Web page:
The Saladin Citadel of Cairo is one of the most popular tourist attractions of Cairo, Egypt.
The location, part of the Muqattam hill near the center of Cairo, was once famous for its fresh breeze and grand views of the city, and was fortified by the Ayyubid ruler Salah al-Din (Saladin) between 1176 and 1183 AD, to protect it from the Crusaders.
It is sometimes referred to as Mohamed Ali Citadel, because it contains the Mosque of Mohamed Ali (or Muhammad Ali Pasha), which was built between 1828 and 1848, perched on the summit of the citadel. This Ottoman mosque was built in memory of Tusun Pasha, Muhammad Ali’s oldest son, who died in 1816.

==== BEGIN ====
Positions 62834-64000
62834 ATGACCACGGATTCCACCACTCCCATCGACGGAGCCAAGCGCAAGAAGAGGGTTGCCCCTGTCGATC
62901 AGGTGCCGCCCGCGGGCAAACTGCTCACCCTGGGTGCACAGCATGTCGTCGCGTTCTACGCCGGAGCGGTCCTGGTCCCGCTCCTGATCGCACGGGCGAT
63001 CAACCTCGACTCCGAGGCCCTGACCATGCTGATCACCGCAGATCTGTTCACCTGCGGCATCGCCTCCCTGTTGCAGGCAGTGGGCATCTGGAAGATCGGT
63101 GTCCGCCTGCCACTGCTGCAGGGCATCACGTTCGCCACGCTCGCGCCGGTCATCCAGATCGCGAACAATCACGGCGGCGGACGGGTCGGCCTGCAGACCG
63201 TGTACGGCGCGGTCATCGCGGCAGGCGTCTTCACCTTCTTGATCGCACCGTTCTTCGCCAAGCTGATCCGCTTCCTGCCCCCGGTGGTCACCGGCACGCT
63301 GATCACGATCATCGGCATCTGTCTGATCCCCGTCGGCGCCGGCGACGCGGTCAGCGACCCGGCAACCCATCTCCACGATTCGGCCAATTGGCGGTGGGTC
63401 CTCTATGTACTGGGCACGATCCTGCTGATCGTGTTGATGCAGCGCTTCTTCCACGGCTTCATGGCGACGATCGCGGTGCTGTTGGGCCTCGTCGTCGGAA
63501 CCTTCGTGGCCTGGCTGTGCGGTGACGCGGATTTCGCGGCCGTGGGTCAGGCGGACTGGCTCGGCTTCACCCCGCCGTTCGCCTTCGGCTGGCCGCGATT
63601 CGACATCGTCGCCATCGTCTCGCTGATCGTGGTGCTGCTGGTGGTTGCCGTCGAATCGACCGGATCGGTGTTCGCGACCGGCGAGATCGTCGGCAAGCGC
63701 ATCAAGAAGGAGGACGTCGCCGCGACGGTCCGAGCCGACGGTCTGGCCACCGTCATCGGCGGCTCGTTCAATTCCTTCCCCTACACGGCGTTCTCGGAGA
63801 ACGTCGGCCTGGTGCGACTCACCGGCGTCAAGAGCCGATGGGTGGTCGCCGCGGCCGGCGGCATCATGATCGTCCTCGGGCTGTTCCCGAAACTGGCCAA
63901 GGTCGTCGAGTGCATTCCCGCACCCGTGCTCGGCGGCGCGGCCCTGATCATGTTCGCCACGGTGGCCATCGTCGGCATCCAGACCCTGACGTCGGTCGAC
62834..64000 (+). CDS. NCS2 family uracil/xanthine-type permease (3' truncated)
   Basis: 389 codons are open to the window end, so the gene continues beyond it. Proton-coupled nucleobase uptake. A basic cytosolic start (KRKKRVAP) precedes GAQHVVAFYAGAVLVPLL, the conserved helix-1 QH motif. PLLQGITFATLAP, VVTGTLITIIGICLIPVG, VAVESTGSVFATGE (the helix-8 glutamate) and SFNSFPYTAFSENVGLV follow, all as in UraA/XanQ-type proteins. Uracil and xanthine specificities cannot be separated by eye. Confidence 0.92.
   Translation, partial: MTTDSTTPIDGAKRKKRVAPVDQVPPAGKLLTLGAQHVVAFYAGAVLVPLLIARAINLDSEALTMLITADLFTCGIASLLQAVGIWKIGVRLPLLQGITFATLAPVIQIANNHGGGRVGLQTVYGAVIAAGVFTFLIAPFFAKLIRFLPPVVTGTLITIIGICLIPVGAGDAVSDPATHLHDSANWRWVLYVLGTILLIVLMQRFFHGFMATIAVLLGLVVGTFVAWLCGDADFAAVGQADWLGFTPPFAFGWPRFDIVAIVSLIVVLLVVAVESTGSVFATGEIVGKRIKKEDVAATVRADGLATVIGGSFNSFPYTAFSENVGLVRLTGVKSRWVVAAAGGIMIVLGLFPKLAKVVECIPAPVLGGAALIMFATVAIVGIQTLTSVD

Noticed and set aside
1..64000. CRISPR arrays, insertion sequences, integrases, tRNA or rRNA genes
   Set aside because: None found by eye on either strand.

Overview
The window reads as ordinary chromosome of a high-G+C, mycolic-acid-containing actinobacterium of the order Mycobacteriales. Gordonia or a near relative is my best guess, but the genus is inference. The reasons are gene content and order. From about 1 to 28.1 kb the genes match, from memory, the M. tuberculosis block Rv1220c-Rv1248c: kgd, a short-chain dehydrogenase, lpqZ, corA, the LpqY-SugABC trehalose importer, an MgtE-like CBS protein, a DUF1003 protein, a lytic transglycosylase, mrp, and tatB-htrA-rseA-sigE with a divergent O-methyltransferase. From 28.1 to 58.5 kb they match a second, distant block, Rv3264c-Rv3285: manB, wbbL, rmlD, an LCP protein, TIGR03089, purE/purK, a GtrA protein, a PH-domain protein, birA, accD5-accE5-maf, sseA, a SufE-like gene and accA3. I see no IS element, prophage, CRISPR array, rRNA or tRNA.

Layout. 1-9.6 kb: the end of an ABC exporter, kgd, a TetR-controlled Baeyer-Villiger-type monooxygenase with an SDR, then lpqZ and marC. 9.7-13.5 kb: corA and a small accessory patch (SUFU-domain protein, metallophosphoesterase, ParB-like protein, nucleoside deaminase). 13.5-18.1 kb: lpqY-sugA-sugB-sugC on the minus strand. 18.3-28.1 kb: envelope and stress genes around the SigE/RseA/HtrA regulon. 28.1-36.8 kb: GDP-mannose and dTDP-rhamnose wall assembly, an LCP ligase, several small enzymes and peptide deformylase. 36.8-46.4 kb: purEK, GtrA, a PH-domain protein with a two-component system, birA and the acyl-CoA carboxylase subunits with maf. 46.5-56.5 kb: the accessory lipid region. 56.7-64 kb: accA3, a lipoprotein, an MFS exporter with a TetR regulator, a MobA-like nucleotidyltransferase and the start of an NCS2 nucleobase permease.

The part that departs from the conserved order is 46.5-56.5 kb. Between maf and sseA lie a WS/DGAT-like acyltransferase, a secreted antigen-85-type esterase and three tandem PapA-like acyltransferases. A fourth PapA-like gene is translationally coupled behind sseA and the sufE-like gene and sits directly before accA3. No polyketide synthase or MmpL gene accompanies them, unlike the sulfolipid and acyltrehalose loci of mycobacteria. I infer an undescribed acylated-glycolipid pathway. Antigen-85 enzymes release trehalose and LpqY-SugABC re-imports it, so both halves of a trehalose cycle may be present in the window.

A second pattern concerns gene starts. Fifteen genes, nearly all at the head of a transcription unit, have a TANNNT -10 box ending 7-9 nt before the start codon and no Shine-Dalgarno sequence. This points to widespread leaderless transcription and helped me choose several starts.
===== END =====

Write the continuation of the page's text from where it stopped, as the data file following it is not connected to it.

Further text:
The citadel stopped being the seat of government when Egypt’s ruler, Khedive Ismail, moved to his newly built Abdin Palace in the Ismailiya neighborhood in the 1860s.
There are two other mosques at the Citadel, the 13th/14th c. hypostyle Mosque of al-Nasir Muhammad from the early Bahri Mamluk period, and the 16th c. Mosque of Suleyman Pasha, first of the Citadel’s Ottoman-style mosques.
The citadel also contains Al-Gawhara Palace, the National Military Museum and the Police Museum.